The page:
I am by no means supermom. I think part of it is that Zoe’s just a great kid. I also feel like E and I were fortunate to stumble upon some great solutions early on, and I’m happy to share them if they can be of help to others. A lot of the tips I gave in my baby and toddler hacks post are the same things I would recommend to anyone wanting to maximize their bond with an infant or toddler. These tips are of course meant for biological parents, but they are perhaps even more crucial and worthy in the case of adoptive parents. A few others include:

  • Spend as much time together – physically together, touching, not just in the same house or room – as humanly possible. Avoid screen time and instead focus on each other, on playing together with simple (non-electronic) toys, or on books.


  • Find ways to be physically close instead of separated – like baby wearing instead of using a stroller, bathing together instead of putting baby in a small tub on her own, and co-sleeping with physical proximity (not just the same room but also using a bed-attached co-sleeper or even having baby in your own bed if you can do so safely).


  • Many of the things I did to make breastfeeding work in the early months – like visiting Zoe at lunch every day, and dropping down to four days a week at work – also helped cement our bond through more time together and more physical closeness.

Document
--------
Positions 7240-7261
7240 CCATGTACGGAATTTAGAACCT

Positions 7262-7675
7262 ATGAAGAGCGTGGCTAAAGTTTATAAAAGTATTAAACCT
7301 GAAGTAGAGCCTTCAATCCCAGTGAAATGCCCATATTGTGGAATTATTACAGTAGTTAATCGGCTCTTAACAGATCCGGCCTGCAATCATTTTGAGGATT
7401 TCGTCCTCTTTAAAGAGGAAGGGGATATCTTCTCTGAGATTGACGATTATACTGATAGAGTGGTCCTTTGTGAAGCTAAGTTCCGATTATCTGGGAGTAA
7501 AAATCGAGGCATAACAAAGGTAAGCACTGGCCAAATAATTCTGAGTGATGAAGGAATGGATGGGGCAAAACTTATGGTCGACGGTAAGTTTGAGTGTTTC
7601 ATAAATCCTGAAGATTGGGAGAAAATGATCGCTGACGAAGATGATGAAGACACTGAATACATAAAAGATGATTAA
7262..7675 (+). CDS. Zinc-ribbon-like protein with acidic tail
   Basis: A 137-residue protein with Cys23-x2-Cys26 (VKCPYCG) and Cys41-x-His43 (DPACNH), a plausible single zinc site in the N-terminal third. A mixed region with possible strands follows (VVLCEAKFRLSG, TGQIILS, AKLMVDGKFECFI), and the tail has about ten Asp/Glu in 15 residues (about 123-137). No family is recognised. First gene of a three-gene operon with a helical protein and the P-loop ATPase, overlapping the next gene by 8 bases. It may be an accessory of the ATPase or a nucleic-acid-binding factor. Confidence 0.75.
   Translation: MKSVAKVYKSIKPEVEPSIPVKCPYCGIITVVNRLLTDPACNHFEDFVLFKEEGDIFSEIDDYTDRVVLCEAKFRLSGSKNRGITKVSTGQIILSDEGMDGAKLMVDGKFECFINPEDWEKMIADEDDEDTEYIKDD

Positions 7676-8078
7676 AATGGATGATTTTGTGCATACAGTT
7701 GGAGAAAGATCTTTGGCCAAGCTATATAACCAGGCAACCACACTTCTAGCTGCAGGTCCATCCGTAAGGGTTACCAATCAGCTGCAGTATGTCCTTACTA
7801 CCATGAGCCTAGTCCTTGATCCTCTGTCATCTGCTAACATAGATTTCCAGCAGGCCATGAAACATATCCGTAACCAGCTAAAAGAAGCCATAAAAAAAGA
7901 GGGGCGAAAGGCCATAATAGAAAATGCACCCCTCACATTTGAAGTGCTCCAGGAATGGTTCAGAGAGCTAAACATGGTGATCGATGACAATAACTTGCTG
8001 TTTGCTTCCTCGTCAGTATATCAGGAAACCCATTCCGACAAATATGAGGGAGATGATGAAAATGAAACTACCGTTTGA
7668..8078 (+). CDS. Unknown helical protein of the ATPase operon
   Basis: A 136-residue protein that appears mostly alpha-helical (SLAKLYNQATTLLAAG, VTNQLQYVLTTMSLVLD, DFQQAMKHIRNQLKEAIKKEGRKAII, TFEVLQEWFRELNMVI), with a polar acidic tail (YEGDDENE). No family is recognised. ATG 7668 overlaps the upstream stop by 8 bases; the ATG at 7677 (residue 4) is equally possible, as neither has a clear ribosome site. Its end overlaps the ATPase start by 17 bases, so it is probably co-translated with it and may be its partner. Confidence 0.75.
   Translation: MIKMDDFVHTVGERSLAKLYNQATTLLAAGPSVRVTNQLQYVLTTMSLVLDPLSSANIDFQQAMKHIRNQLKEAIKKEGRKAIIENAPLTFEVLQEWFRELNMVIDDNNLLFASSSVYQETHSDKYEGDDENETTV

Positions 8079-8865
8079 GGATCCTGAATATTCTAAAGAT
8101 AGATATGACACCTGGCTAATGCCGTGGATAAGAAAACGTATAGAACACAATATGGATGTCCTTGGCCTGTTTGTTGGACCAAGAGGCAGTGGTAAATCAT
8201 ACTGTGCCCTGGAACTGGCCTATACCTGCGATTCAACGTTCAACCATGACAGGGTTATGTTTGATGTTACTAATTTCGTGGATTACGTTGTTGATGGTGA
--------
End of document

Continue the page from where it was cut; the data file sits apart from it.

• Particularly at the toddler stage and older, focus on active appreciation and acceptance rather than constantly trying to change or correct them. I feel like this tip in particular can help the bond between parent and child, or even between two adults!

This way of parenting may seem weird or extreme to some, and it’s certainly not the norm in Western society where there’s so much emphasis on babies and toddlers becoming “independent” and “well-behaved” as early as possible (some actually see our society as anti-child because we don’t seem to value the infant and toddler stage and all their helplessless and neediness).

But if you’re having issues with a toddler or simply wish to build a closer bond with your baby or child, then it certainly can’t hurt to try some of these high-touch, low-tech methods. They are really working for us.


What do you think – did you have a close bond with your parents or one parent in particular? Do you have a close bond with your children? What did you or they do to enhance that bonding?  I’d love to hear in the comments.

About the author

Proud and loving midlife mama. Lucky and devoted wife. Dog, cat, snake and guinea pig mom. Travel nut. Writer since birth. PR and social media pro by day - tattoo doula by night.


  1. LOVE your topic! So many people think that Mike and I (and probably me more-so) are crazy for the co-sleeping and for the attachment parenting…..but I have to admit that I love it and I think the benefits are inmeasurable! I chose to be a parent and I do agree that our society and parents so many times do not put the most precious and valuable thing in their life first. THEY are the ones missing out!

    1. Thanks, Annie! It just feels so natural and so right, doesn’t it? I feel like once you’ve experienced this level of closeness with your child, there’s just no way you could parent any other way.